An article written by Stephen W. Gilbert listed “10 Pieces of Advice to Succeed in Business.” His tips applied to all businesses. They were simple and concise, so I decided to share his tips, followed by a commentary on how they apply to an accounting and bookkeeping service. Here they are:
Keys to Business Profitability
Work on the business, not just in the business.
As accountants, we can easily get mesmerized by the mechanics of doing the books for a company, and eventually, get into a rut. Take time each day to identify ways your business can run more smoothly and profitably.
Build the business.
Always be on the lookout for new clients. Spend a few minutes every day marketing the business. Try out the marketing tip from this newsletter each week. Even if you’re satisfied with the clients you have, you never know when one might up and leave you. Furthermore, if you have potential clients “banging on your door” you can easily justify raising your fee, or hiring another freelancer to split the fee with — they do the work, you get half the fee.
Cultivate professional relationships.
Join a networking group or chamber of commerce and then get involved. If you’re not sure what I’m talking about, see, “Use networking events to get leads for your accounting service!” at the link at the end of this article.
Under-promise and over-deliver.
Your greatest asset is a happy client. They’re quick to recognize the extras they’re given. Look for articles that will help them. Identify and share profit-building ideas with them. Point out trends, both good and bad, that they may not have noticed.
Delight your customers [clients].
Although this one is a lot like the previous one, it does mean taking customer service a bit further. Go out of your way to help them even more. Offer to prepare collection letters to their delinquent customers, search for better terms/pricing for some of their goods, even straighten the client’s company restroom when you notice it’s in need.
Be on time.
Most people don’t think twice about being five to ten minutes late for an appointment. It’s even to the point that most people plan on their doctor, attorney, and accountant, running late. Distinguish yourself as being different by always meeting deadlines, and being on time for appointments. At first, your client may not think twice about your promptness, but in time they will respect you for your word.
Check back with the customer [client] periodically.
If you’re only contacting your client when you need something, they may begin to dread your calls. Instead, somewhat randomly, call your clients and ask them how they’re doing. Ask them if you can help them somehow. The more burdens you remove from their shoulders, the more valuable you will become to them (and the better references they will provide).
Give written bids on every job.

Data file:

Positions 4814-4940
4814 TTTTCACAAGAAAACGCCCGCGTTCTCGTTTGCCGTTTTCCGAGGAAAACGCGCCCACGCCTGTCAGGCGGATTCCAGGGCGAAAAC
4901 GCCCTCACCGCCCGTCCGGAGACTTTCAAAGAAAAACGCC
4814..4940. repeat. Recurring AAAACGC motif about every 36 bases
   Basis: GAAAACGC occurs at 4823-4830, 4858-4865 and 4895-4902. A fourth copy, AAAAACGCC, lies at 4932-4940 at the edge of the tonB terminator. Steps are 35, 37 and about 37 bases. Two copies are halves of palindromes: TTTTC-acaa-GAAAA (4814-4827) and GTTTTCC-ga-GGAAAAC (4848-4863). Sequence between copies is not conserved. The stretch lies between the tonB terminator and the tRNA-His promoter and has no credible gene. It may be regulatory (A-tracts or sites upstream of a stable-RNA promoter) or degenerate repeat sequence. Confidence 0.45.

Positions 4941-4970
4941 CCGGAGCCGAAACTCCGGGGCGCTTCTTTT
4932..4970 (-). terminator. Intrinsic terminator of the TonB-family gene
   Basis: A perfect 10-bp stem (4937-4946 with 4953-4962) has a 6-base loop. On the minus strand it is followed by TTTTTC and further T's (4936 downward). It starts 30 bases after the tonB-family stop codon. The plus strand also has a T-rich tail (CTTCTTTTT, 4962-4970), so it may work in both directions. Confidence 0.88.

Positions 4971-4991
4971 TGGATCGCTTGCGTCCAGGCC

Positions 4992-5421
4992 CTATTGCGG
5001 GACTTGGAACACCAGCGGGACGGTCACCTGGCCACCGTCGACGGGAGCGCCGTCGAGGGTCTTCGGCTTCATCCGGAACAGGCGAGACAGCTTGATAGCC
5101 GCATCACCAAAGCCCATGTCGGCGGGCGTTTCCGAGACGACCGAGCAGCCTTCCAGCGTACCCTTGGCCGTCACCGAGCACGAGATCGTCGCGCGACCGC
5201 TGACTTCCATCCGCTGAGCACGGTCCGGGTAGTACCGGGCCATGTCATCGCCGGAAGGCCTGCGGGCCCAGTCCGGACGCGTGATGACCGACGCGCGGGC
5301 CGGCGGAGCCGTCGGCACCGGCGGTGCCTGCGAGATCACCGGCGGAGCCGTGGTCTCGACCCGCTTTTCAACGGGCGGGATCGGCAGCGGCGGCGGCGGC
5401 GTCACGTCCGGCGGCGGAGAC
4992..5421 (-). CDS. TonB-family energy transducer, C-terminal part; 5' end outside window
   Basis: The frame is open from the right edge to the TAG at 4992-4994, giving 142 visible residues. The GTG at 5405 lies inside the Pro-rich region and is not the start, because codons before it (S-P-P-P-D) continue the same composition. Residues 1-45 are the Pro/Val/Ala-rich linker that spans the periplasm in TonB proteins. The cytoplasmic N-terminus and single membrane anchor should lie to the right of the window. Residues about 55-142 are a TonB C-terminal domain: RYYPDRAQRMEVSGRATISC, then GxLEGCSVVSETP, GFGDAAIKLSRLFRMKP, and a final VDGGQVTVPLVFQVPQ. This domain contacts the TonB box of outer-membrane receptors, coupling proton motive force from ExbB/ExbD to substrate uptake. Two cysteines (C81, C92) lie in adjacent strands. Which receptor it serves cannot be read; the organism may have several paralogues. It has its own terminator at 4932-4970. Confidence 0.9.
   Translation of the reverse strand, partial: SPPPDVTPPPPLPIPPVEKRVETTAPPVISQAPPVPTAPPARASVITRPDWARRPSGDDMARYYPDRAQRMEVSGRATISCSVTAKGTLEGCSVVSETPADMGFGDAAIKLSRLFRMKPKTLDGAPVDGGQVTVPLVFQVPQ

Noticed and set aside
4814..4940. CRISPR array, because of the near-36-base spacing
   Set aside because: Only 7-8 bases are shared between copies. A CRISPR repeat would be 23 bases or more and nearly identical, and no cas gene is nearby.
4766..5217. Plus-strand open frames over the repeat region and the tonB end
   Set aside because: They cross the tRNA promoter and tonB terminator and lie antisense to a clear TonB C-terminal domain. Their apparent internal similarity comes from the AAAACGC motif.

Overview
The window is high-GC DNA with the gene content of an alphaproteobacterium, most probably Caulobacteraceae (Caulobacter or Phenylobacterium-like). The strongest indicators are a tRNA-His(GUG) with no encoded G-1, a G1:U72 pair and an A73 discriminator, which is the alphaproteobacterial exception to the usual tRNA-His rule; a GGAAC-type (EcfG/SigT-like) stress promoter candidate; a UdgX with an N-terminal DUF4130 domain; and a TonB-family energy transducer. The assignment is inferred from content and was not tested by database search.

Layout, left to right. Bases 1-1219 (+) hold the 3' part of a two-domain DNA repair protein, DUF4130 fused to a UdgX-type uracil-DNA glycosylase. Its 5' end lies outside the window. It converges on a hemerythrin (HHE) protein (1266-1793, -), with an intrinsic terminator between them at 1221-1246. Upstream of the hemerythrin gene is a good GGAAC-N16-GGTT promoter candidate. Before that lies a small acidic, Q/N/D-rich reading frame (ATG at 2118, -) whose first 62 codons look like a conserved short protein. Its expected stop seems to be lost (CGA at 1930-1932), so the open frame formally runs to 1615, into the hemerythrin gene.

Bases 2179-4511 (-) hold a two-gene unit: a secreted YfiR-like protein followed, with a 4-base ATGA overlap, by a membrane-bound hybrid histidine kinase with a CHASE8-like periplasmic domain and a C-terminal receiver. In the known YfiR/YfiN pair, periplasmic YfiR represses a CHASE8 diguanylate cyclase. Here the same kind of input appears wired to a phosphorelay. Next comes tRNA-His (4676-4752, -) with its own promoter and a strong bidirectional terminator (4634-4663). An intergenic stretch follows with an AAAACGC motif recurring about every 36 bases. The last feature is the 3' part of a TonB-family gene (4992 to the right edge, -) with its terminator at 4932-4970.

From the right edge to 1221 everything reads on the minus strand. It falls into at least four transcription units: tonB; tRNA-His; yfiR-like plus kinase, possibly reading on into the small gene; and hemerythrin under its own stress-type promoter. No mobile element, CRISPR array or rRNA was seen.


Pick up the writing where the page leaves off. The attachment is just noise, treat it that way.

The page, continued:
Put in freelancing terms: “Provide a letter of engagement to every new client.” This is not a contract, it’s simply a letter listing the services you agree to provide, and stating your fee. Remember to include the payment terms and your guarantee.
Discuss payment expectations before you begin the job.
This is a given. The engagement letter will help to formalize your fee. Don’t forget to always pick up the set-up fee before you start your work for the new client.
Get a business checking account as soon as possible.
Don’t mix business and personal finances. Until you know what your business makes and spends, independent of your own personal needs, you can never determine even if you are making money or not. Keeping finances separate also makes things easier when tax time comes around.
Wrapping It All Up
Being in business for yourself can be so rewarding when your business is sufficiently profitable and your customers are happy. The tips above are just a few of the critical “must-do” things you can do to bolster the bottom of line of your business and that of your accounting and tax clients.
It is a sad fact that in school, we learned so little about the inner workings of a small business. Yet, small business is where much of the wealth of this country comes from. The majority of those making over $70,000 per year own their own businesses. If you don’t work for yourself, your chances of making a really great living for yourself and your family are pretty small. At the same time, growth in the small business sector continues to outpace that of large companies, and small businesses need someone to do their books.
With Professional Bookkeeper™ training focused squarely on the profitable small-business sector, your opportunities have never been greater! The Professional Bookkeeper™ program will teach you step-by-step how to find clients that are the most profitable for your accounting service. You will learn techniques to get clients to gladly pay $30 to $60 per hour for your work.
Learn More About the Professional Bookkeeping Program
You Can Do This!
So what are you waiting for? Your financial future is in your own hands. When you start your own successful Accounting service, your success is your own. If you can find the courage to take the first step, we will give you the tools, support, and training you need to start your own profitable accounting and bookkeeping service.